On Wednesday 25th March 2015, the SPARKS project held its 2nd Stakeholder Workshop at the EMC2 Centre of Excellence and Nimbus Microgrid in Cork, Ireland. Stakeholders from different smart grid sectors attended, including Distribution System Operators (DSOs), equipment and solutions providers, research institutions, and academia. The major goal of the workshop was to highlight to stakeholders the serious nature of the cybersecurity threat to smart grid. In addition, the consortium presented their response to this threat.
The workshop was broadly split into two halves, focusing on the project’s efforts on securing medium-to-low voltage smart distribution networks and microgrids. These two settings are analogous to the two operational demonstration infrastructures that are available to the project, the distribution network of SWW – in this case, represented by the AIT SmartEST lab, and the Nimbus Microgrid. For each of the settings, stakeholders were shown a live cyber-attack demonstration, along with how the project’s research in the areas of risk assessment and resilience could be applied to address the demonstrated threat.
Perhaps the highlight of the day was a multi-stage attack demonstration, which showed how an attacker could, using an initial phishing email, infect a computer in the enterprise network of a DSO and (by exploiting a number of further computers) subsequently manipulate and shut down a photovoltaic invertor – a cyber-physical attack. Producing this attack demonstration was a truly collaborative endeavor, involving researchers from Queen’s University Belfast, EMC2 and AIT Austrian Institute of Technology. A key take-home message from this demonstration is the number of different ways such an attack could be implemented, in addition to those used by the consortium.
In a similar fashion, stakeholders were shown the potential impact of an attack to components of a microgrid, such as battery storage – a key subsystem for grid disconnected microgrids. In this demonstration, the longitudinal financial impacts of a cyber-attack to a battery storage system were highlighted. The project’s response to these threats was presented to stakeholders, focusing on our activities in risk assessment and resilience.
The project is investigating a number of vulnerability and impact assessment methods. For example, Prof Henrik Sandberg from KTH presented ongoing research on developing modelling techniques to assess the vulnerability of the smart grid to cyber-physical attacks, such as the one demonstrated at the workshop. To understand the impact of such attacks, a number of modelling approaches can be applied that describe the continuous state of components (e.g., voltage measurements), their discrete states (e.g., charging vs. discharging) and the ICT infrastructure. Dr Rohan Chabuksawr and the team at UTRC are exploring suitable simulation models that can be used to assess the impact of cyber-attacks across these three domains. In addition to the technical impact of such attacks, a financial cost will be incurred. Dr Michael Schmidthaler presented ongoing research from the Energy Institute in Linz that is investigating micro-economic models to examine these costs, motivating investment in security measures.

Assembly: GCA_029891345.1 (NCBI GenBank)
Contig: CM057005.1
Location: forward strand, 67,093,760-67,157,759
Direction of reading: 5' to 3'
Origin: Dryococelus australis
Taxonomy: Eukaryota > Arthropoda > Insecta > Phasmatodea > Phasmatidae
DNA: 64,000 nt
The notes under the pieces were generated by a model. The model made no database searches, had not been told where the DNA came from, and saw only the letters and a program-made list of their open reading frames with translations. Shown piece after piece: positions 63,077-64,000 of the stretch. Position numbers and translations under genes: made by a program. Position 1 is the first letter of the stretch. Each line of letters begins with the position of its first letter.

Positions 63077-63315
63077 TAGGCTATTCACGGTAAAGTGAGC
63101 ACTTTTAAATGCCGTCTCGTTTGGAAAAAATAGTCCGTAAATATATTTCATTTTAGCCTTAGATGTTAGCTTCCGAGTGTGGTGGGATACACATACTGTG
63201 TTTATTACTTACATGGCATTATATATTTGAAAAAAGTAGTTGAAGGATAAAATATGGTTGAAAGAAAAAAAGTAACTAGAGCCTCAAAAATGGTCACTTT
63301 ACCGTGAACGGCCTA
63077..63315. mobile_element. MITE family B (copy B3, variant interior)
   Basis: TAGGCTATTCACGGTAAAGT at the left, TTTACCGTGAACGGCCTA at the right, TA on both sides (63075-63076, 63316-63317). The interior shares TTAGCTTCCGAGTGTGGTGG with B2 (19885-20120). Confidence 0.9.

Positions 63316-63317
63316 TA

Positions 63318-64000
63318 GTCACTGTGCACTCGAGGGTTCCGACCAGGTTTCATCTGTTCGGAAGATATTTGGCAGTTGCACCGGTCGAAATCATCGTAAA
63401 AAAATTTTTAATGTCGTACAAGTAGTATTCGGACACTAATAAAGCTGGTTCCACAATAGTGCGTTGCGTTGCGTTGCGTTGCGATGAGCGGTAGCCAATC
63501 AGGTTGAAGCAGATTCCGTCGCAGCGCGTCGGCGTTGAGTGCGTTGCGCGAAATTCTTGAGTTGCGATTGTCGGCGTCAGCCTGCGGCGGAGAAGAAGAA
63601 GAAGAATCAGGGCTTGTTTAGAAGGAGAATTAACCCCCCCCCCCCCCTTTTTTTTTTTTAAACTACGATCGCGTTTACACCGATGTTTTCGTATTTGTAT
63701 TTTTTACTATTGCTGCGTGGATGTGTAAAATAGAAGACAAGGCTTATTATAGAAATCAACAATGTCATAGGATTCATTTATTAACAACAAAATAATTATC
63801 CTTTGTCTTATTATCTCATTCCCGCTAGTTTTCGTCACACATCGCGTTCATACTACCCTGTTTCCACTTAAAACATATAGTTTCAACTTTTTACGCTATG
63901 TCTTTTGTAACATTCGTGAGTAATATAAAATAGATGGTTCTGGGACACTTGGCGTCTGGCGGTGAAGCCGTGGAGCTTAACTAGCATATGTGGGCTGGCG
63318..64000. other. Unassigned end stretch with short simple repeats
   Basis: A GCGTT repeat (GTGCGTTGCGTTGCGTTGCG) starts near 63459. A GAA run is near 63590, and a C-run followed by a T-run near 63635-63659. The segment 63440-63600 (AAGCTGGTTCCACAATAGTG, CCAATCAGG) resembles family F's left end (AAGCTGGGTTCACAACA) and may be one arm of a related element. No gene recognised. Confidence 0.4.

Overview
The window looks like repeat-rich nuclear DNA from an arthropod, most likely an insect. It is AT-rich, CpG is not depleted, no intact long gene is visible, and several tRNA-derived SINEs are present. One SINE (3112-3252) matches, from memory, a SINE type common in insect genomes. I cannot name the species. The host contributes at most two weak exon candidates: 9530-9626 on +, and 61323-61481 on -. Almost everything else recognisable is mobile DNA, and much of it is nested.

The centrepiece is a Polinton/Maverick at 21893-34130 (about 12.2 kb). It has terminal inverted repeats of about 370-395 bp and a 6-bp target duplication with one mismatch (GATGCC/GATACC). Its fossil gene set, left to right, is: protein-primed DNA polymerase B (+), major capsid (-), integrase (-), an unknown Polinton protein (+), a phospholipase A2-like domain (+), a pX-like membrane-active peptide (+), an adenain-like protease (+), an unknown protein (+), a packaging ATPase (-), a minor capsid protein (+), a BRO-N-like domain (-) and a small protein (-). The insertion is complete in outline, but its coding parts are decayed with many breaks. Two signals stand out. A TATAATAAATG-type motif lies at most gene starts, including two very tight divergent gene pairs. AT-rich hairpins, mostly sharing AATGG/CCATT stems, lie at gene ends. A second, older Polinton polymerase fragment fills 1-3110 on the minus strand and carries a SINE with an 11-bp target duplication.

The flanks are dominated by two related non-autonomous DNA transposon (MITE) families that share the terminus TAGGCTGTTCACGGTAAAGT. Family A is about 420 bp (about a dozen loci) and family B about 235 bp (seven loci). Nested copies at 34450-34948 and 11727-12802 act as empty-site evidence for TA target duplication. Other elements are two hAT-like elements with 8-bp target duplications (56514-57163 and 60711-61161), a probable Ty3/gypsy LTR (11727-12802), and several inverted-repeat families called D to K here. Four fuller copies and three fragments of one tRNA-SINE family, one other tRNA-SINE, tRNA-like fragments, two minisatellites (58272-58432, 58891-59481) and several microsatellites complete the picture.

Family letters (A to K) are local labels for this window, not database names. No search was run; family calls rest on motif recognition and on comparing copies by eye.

An important stage in the cyber-attack demonstration was a Man-In-The-Middle (MITM) attack on the IEC 61850 control protocol. In response to this threat, researchers at Queen’s University Belfast are developing a SCADA-specific Intrusion Detection System (IDS) that aims to detect anomalous IEC 61850 protocol usage. Dr Kieran McLaughlin from Queen’s presented this activity to the workshop. Advanced multi-staged attacks can operate for extended periods of time (e.g., months) before implementing their payload, such as controlling PV invertors or exfiltrating intellectual property from an organization. To support the identification of such attacks, and reduce the time an attack can remain in this latent undetected state, researchers from EMC2 are investigating how security analytics techniques can be applied to Big data to identify anomalous operational behaviour that could indicate an attack. Dr Silvio La Porta from EMC2 presented and demonstrated ongoing research in this area.
These two forms of detection mechanisms can be used as input to control algorithms that can make adjustments to the operational state of components, such as battery storage or controllable loads, to ensure the continued operation of a grid whilst under attack. Dr André Teixeira from KTH presented the project’s vision of how this could be achieved.
The workshop concluded with presentations from projects that are related to SPARKS: the EU-funded HyRiM project, coordinated by AIT Austrian Institute of Technology, is tasked with investigating novel risk metrics for interconnected utility networks, and measuring the potential impact of cascading effects. The EU-funded SEGRID project was introduced to workshop attendees by Dr Frank Fransen from TNO. In a similar manner to SPARKS, the project is exploring risk assessment methods in the context of a number of increasingly sophisticated smart grid use cases. The aim of this activity is to identify security gaps in current and future smart grid deployments. Security technologies will be developed to address these gaps, which will be evaluated on a number of testbeds in the project.
The presentations from the workshop were recorded. We anticipate being able to make selected slides and videos of the talks available in the coming days.